Background: South Africa has introduced regulations to reduce sodium in processed foods. Assessing salt consumption with 24-h urine collection is logistically challenging and expensive. We assess the accuracy of using spot urine samples to estimate 24-h urine sodium (24hrUNa) excretion at the population level in a cohort of older adults in rural South Africa.
Methods: 24hrUNa excretion was measured and compared to that estimated from matched spot urine samples in 399 individuals, aged 40–75 years, from rural Mpumalanga, South Africa. We used the Tanaka, Kawasaki, International Study of Sodium, Potassium, and Blood Pressure (INTERSALT), and Population Mean Volume (PMV) method to predict 24hrUNa at the individual and population level.
Results: The population median 24hrUNa excretion from our samples collected in 2017 was 2.6 g (interquartile range: 1.53–4.21) equal to an average daily salt intake of 6.6 g, whereas 65.4% of participants had a salt excretion above the WHO recommended 5 g/day. Estimated population median 24hrUNa derived from the INTERSALT, both with and without potassium, showed a nonsignificant difference of 0.25 g (P = 0.59) and 0.21 g (P = 0.67), respectively. In contrast, the Tanaka, Kawasaki, and PMV formulas were markedly higher than the measured 24hrUNa, with a median difference of 0.51 g (P = 0.004), 0.99 g (P = 0.00), and 1.05 g (P = 0.00) respectively. All formulas however performed poorly when predicting an individual's 24hrUNa,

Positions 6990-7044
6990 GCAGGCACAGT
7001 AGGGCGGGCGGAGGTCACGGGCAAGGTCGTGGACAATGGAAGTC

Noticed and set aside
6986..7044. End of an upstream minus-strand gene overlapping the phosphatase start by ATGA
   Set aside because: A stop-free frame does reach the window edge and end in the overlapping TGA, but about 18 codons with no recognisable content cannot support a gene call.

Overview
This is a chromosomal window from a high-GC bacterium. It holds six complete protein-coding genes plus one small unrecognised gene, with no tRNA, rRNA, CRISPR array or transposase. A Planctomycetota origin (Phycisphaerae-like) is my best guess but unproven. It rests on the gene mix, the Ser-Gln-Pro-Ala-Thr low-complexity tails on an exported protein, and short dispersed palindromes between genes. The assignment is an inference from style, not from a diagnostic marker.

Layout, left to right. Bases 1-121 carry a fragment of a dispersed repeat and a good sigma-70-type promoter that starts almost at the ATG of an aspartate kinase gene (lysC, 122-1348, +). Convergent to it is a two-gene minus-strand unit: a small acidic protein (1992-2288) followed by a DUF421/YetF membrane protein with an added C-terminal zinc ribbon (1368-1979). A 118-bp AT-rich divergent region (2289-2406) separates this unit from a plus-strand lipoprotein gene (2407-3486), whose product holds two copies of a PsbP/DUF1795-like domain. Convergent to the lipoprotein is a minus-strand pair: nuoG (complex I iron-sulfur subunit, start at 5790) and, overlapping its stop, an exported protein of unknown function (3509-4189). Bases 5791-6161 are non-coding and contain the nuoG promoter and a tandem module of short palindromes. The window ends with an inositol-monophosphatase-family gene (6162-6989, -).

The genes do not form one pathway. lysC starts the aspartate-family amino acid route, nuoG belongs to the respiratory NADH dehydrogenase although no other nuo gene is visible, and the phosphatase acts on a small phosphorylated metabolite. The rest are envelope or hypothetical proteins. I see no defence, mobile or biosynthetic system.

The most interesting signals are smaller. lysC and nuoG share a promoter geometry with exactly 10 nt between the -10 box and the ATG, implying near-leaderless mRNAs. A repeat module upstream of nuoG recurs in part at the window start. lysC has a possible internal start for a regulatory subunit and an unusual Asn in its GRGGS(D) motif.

Conclusion: In this population, the INTERSALT formulas are a well suited and cost-effective alternative to 24-h urine collection for the evaluation of population median 24hrUNa excretion. This could play an important role for governments and public health agencies in evaluating local salt regulations and identifying at-risk populations.